IEC 61400-13 Ed. 1.0 b:2015, which is another document in the international series of standards focused on which turbines, describes the measurement of fundamental structural loads on wind turbines for load simulation model validation. Specifically, this standard outlines requirements and recommendations for site selection, signal selection, data acquisition, calibration, data verification, measurement load cases, capture matrix, post-processing, uncertainty determination and reporting.

As for the standard’s applicability, it is noted that:

“These methods are intended for onshore electricity-generating, horizontal-axis wind turbines (HAWTs) with rotor swept areas of larger than 200 m2. However, the methods described may be applicable to other wind turbines.”

While wind farms are constructed with the effects of wind in mind, weather can be mercurial and subjugate the turbines to various natural forces. For instance, since wind turbines operate as some of the tallest structures in their immediate vicinity and contain metals, lightning protection is a crucial concern.

For this, IEC 61400-24 Ed. 2.0 en:2019 – Wind Energy Generation Systems – Part 24: Lightning Protection defines the lightning environment for wind turbines and risk assessment for wind turbines in that environment. This standard details requirements and test methods for protection of blades, other structural components, and electrical and control systems. It also covers guidance on lightning protection, personal safety, and damage statistics and reporting.

As you increase altitude, there is another atmospheric hazard that emerges. As temperatures lower at greater heights, taller wind turbines, and certainly those in farms in colder climates, become more prone to icing. An international standard, ISO 12494:2017 – Atmospheric Icing Of Structures, describes the general principles of determining ice load on structures. As mentioned in its clause, this standard is applicable to wind turbines.

Generating Electricity with Wind Turbines

The key interest when it comes to windmills is their effectiveness in generating electricity. Wind speed is a key element of power performance, and, in accordance with IEC 61400-12-1 Ed. 2.0 b:2017 – Wind Energy Generation Systems – Part 12-1: Power Performance Measurements Of Electricity Producing Wind Turbines, it is a key component of power performance testing. This international standard prescribes the use of cup or sonic anemometers or remote sensing devices (RSD) in conjunction with anemometers to measure wind. Ultimately, this standard, in offering guidance in measuring, analyzing, and reporting power performance testing for wind turbines, provides a uniform methodology to ensure consistency, accuracy, and reproducibility in the measurement and analysis of power performance by wind turbines. In fact, this standard is meant for a range of groups of users, including wind turbine manufacturers, wind turbine purchasers, wind turbine operators, and wind turbine planners or regulators.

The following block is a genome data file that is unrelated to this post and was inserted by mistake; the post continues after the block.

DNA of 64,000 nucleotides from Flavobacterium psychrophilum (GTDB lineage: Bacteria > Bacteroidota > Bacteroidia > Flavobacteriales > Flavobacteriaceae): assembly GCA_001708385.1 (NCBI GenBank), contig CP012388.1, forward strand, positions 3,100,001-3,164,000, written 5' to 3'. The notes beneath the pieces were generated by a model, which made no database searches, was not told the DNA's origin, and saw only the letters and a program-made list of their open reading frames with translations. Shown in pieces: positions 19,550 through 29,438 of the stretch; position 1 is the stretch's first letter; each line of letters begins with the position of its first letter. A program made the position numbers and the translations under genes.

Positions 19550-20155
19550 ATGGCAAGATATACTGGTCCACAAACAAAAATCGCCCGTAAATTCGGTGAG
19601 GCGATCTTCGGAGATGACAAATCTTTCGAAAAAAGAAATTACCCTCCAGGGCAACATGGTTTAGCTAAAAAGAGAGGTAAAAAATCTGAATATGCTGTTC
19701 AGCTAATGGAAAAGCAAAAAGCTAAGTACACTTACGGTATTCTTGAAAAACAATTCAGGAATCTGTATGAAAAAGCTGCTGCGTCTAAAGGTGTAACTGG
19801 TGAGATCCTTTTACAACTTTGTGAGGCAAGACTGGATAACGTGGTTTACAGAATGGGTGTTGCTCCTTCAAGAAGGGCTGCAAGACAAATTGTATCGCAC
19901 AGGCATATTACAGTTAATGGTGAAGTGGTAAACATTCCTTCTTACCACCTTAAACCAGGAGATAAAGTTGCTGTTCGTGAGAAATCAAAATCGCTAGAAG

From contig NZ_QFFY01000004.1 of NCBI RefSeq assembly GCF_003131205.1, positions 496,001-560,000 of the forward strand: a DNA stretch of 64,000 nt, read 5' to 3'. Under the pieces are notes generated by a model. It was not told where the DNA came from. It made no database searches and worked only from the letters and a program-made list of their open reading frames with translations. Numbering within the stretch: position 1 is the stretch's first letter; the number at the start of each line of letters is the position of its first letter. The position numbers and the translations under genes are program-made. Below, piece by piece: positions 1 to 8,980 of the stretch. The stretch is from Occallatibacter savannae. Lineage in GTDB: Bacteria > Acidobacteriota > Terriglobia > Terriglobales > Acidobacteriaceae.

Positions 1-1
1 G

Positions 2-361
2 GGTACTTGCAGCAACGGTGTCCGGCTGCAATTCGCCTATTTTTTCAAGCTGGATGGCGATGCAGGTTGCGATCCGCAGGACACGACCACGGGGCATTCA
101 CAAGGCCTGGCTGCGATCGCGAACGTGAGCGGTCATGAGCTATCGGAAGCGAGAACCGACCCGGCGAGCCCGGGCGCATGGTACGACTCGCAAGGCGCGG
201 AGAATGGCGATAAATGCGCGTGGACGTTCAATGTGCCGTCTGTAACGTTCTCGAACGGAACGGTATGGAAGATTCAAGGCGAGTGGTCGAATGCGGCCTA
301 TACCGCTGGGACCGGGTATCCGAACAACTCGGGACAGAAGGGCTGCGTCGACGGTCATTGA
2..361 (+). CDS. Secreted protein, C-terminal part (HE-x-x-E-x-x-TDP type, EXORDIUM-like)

A notable stipulation made in this standard is what actually defines wind speed. In accordance with this IEC 61400-12-1 Ed. 2.0 b:2017, wind speed can be supplemented with Rotor Equivalent Wind Speed (REWS), which is defined by an arithmetic combination of simultaneous measurements of wind speed at a number of heights spanning the complete rotor diameter between lower tip and upper tip.

When functioning, gearboxes enhance wind turbine speed and thereby increase the power rating. However, gearboxes operate differently than most other gear applications. Providing guidance in this area, ANSI/AGMA 6006-B20: Standard For Design And Specifications Of Gearboxes For Wind Turbines serves as a tool for wind turbine and gearbox manufacturers to communicate and understand each other’s needs in developing a gearbox specification for wind turbine applications.

If you’d like to learn more about the status of the wind power industry in 2020, please refer to our companion post. You can also find other wind turbine standards on the ANSI Webstore.